In 2012, Nika and his wife, Naledi, decided to move to Fairfield permanently while managing business interests elsewhere using a strong Internet connection and strategic commuting. (He is still the non-executive director of several companies, including Sibanye-Stillwater Gold).

Initially, significant investment was poured into the farm; in this regard, a R1,6 million recapitalisation state grant was greatly appreciated, says Nika.

From the beginning, the Kings suggested that Nika register a stud “to get closer to his cattle”, a decision he has never regretted.

“The best advice I ever got was to register my ZK Brangus Stud. I feel proud when I call workers on the radio to get cow ZK 14 67, because I know exactly which animal she is. I can identify each and every stud cow,” he says.

“If it was purely a commercial set-up, I wouldn’t have had to be as disciplined to collect data about them.”

Nika began by buying his first five bulls from Highlands Home, and his confidence in Bottelgat Brangus genetics has grown from there.

Although one of these original five bred exceptionally well, it was an R80 000 Bottelgat bull bought at the 2013 Brangus national sale in Harrismith that proved to be genetically transformative.

“Investing in quality bulls has really been worth it.

“The quality of my herd has improved vastly,” he says.

Cows and heifers have also been introduced to the herd from a number of breeders, including excellent genetics from Morné Verster of Le Roc Brangus Stud at Tweespruit in the Free State.

Management
The ZK Brangus Stud and commercial herds share Fairfield with 85 Dormer and 300 Merino ewes. The management of grazing is determined largely by the availability of water.

Although there are six dams (including one with a 2ha surface area), two boreholes and a number of fountains on the property, the high-lying north-eastern parts of the farm can be utilised only after good rain.

“In winter, I cannot graze the north-east because there’s no water,” says Nika. “But when it rains, I’ll push some animals that side.”

A critical component of Fairfield is 27ha of lucerne, of which 21ha is under gravity irrigation (16ha under Permaset and 5ha under dragline). Nika is also in the process of resurrecting 6ha of pastures around the home.

Normally, the cattle receive a maintenance lick in winter and a phosphate lick in summer. Cows about to calve get a protein energy supplement (Molatek Master 20), maize, salt and a lucerne ration. Breeding females also get a Multimin injection before being put to the bull, and again before calving.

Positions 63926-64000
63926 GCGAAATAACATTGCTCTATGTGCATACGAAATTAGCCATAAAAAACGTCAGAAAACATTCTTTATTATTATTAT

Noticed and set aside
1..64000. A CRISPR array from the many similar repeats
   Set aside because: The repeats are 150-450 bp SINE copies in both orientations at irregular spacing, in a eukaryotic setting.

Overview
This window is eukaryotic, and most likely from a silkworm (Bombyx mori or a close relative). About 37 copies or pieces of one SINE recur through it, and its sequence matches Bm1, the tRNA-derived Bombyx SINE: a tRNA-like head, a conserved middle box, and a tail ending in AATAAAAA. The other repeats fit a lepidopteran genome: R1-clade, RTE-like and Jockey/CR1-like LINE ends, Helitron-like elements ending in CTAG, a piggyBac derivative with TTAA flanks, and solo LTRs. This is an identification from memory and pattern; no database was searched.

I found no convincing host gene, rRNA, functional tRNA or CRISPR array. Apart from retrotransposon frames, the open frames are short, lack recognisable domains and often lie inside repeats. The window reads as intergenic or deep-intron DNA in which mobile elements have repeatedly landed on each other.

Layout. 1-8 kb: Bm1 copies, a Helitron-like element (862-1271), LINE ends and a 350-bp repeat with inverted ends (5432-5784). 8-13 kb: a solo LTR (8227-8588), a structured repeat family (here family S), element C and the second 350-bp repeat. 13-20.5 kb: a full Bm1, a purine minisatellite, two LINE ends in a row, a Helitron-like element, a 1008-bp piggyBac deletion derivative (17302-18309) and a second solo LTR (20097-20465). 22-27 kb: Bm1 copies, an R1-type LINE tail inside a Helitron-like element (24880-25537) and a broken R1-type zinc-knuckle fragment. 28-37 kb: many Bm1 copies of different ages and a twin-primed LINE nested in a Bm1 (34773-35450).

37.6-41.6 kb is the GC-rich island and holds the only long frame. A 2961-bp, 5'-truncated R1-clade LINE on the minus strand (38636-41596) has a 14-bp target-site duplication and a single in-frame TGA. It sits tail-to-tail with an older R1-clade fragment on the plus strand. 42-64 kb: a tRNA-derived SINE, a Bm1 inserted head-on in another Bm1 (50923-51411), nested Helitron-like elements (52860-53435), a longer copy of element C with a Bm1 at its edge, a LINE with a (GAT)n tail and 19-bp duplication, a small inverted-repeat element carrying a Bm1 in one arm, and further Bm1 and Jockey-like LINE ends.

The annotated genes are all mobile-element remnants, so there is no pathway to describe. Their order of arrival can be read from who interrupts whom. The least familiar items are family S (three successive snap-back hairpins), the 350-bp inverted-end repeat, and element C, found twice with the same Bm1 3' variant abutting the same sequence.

All cattle are subjected to a standard inoculation and dosing programme. To combat tick loads, Nika gives the animals a Paratacide injection in February and a pour-on dip in July and again in November.

Breeding
Stud bulls are put to medium-framed stud and commercial cows in multiple sire herds during very dry seasons from the beginning of December to the end of February. Single-sire herds are preferred in wetter seasons (one bull to 25 to 30 cows).

Both purchased and self-bred bulls are used, and paternity is established via DNA testing.

In the past calving season, Nika achieved a calving rate of 79% across the stud and commercial herds, while the stud’s average intercalving period was 375 days. Calves are weaned at six months at an average weight of 185kg.

Bull calves, excluding a selected few, are castrated and marketed as weaner oxen via a video sale. All heifers are retained until two years, when replacement heifers are selected. Culls are then sold.

Employees
Getting the most out of livestock means getting the best out of staff, says Nika, who employs three permanent and two casual workers. He runs an incentive scheme to reward loyalty.

After two years of employment, a worker can choose a cow from which he will receive its calves until he decides to leave.

“When workers are looking at the cows, they should see not only my cows but also theirs.”

Email Nkosemntu Nika at [email protected].